What is Autism Spectrum Disorder (ASD)?
Autism Spectrum Disorder (ASD) is a lifelong neurodevelopmental disorder. People living with autism experience challenges with communication, social interactions, and will display restrictive and repetitive behaviour. Autism Spectrum Disorder is a single category combining: Autism, Asperger’s Syndrome, Pervasive Disorder Not Otherwise Specified (P.D.D.N.O.S.), and Childhood Disintegrative Disorder.
There are three severity levels in relation to autism. Level 1: Asperger’s Syndrome, Level 2: High Functioning Autism, and Level 3: Complex and intensely affected Autism. All people living with autism respond to effective intervention.
About 1 in 68 children has been identified with autism spectrum disorder (ASD). Diagnostic criteria has been more clearly defined and broadened in recent years.
People living with autism have difficulty with communication. Some individuals may not communicate verbally. Children who do have language can have speech delays, or may use speech inappropriately. They might have difficulty with interpreting non-verbal communication, and with comprehension. Many are “echolalic”, which means they echo, or repeat words, phrases or questions that are spoken to them. Some individuals with autism are very well-spoken and for others it’s more difficult. Communication often has no direct relation to their cognitive or social abilities.
Individuals with ASD show social differences at an early age. They may have limited eye contact, may not engage well with others, or they may have trouble turn taking or understanding how others are feeling. Sometimes they lack awareness of others and have difficulty understanding and forming social relationships.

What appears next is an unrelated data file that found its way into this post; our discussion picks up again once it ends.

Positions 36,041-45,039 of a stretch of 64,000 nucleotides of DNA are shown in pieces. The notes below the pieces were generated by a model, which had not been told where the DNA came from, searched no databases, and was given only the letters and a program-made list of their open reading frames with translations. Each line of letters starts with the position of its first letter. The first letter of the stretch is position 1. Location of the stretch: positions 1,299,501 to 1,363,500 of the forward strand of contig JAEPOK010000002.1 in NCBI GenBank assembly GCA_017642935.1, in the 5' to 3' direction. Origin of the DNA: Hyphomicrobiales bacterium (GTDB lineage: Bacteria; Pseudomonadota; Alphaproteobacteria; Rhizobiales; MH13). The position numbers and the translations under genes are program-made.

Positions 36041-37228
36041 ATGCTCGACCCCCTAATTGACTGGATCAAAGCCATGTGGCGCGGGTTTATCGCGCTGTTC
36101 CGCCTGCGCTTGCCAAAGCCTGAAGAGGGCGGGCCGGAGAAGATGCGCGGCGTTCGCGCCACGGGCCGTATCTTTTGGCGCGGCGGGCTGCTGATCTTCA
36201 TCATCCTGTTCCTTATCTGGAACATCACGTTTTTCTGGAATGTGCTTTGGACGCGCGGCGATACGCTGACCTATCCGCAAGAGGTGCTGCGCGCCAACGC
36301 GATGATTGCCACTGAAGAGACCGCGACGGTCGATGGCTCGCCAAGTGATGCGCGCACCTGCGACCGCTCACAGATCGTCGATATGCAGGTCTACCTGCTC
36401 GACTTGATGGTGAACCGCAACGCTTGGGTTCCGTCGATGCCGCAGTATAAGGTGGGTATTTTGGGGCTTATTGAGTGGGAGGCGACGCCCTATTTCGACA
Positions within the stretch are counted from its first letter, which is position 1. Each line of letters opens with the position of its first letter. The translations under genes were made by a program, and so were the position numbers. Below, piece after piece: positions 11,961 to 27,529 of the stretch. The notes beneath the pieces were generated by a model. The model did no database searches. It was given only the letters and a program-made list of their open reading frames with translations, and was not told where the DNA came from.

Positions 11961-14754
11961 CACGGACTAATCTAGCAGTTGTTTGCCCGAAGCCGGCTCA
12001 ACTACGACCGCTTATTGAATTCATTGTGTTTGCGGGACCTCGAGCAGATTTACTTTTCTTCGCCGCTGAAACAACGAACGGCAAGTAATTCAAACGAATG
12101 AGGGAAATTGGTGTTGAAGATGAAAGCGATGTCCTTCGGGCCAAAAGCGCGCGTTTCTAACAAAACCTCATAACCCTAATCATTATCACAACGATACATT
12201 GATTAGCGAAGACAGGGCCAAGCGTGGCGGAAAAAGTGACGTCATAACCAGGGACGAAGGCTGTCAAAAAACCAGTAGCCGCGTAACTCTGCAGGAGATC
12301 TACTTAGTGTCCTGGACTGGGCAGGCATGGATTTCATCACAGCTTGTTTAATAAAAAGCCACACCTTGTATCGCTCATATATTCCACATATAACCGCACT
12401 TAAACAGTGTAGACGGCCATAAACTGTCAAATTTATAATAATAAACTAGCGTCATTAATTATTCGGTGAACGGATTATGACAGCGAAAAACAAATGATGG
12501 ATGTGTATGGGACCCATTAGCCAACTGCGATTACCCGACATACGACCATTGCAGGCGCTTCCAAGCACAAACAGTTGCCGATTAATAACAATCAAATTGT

Many people with autism thrive on structure and routine. Making the transition between one activity and another, or changes in routines can be very difficult. The tolerance for change varies from individual to individual. Many have ritualistic behaviours, like eating the same thing for lunch every day in the same order, or arranging toys in a desired location. Some autistic people will also develop an obsession for a particular object, or an area of knowledge. There is a genuine sense of fear and anxiety when routines are upset, which can make our hectic, fast paced world a very trying place to live. Autistic people can learn to overcome some of the challenges around rigidity with intervention and practice.
Sensory integration difficulties are often related to ASD. The sensory difficulty is very individual to the person experiencing it. It can sometimes be over-stimulation, difficulty filtering or modulating input. For some individuals with ASD that have extreme touch sensitivities, the very act of wearing clothes can be painful. In some cases they could experience sensory overload, which may cause some people with autism to ‘stim’. Stimming is when an individual engages in a repetitive behaviour, like rocking, tapping or hand flapping to help them calm down and feel safe in a world that can be very stressful to cope with.
For more on The Autism Centre of the South Shore, click here.